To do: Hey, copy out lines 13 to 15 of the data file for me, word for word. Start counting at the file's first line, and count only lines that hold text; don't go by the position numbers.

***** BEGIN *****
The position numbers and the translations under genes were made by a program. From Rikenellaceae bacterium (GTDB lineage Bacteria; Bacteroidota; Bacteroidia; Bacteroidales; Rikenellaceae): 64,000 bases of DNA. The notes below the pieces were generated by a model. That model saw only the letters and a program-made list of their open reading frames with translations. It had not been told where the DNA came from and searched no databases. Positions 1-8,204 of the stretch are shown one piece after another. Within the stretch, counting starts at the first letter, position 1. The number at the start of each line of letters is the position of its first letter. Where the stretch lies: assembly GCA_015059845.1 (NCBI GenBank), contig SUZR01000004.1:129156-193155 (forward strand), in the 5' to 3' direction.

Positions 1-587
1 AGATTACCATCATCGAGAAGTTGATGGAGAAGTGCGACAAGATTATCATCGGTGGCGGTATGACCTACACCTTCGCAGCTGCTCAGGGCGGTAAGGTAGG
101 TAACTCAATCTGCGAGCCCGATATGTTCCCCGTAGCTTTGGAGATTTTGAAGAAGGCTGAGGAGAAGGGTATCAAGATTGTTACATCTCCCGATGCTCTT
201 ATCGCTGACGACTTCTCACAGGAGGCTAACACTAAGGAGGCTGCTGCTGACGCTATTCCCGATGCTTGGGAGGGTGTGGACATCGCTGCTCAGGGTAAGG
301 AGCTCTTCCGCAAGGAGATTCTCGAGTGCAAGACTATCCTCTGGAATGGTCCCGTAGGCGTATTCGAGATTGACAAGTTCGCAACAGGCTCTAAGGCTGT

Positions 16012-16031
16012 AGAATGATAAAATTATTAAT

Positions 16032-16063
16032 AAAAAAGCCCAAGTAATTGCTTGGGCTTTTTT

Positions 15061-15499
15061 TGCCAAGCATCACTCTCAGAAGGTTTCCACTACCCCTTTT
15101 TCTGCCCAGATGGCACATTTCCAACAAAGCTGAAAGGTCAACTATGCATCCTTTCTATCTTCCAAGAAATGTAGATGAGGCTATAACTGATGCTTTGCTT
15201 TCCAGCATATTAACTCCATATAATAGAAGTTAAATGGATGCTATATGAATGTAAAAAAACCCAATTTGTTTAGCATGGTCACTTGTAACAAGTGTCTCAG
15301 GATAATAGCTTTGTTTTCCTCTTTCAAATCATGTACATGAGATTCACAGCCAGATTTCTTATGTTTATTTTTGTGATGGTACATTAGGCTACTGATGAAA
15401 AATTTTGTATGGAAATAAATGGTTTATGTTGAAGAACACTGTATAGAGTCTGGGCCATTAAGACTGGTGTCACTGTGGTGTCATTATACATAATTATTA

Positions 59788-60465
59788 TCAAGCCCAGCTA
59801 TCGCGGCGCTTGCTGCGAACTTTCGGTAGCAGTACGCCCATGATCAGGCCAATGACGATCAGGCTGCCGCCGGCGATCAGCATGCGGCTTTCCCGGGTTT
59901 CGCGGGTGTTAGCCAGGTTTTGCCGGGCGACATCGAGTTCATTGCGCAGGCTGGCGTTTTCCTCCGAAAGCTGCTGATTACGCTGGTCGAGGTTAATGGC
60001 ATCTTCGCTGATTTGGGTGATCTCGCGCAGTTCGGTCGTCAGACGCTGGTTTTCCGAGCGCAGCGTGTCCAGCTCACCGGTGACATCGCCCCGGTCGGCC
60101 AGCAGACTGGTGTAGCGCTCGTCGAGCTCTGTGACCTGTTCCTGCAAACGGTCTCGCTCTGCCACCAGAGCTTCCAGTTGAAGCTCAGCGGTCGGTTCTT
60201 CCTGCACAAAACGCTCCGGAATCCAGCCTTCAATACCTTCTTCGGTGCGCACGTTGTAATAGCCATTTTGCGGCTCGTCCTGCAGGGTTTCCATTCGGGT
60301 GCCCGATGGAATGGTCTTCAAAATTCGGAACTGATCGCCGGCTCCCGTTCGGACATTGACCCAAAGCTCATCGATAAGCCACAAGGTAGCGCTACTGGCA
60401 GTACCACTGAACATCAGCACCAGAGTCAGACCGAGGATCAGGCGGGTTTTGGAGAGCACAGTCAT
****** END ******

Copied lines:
15101 TCTGCCCAGATGGCACATTTCCAACAAAGCTGAAAGGTCAACTATGCATCCTTTCTATCTTCCAAGAAATGTAGATGAGGCTATAACTGATGCTTTGCTT
15201 TCCAGCATATTAACTCCATATAATAGAAGTTAAATGGATGCTATATGAATGTAAAAAAACCCAATTTGTTTAGCATGGTCACTTGTAACAAGTGTCTCAG
15301 GATAATAGCTTTGTTTTCCTCTTTCAAATCATGTACATGAGATTCACAGCCAGATTTCTTATGTTTATTTTTGTGATGGTACATTAGGCTACTGATGAAA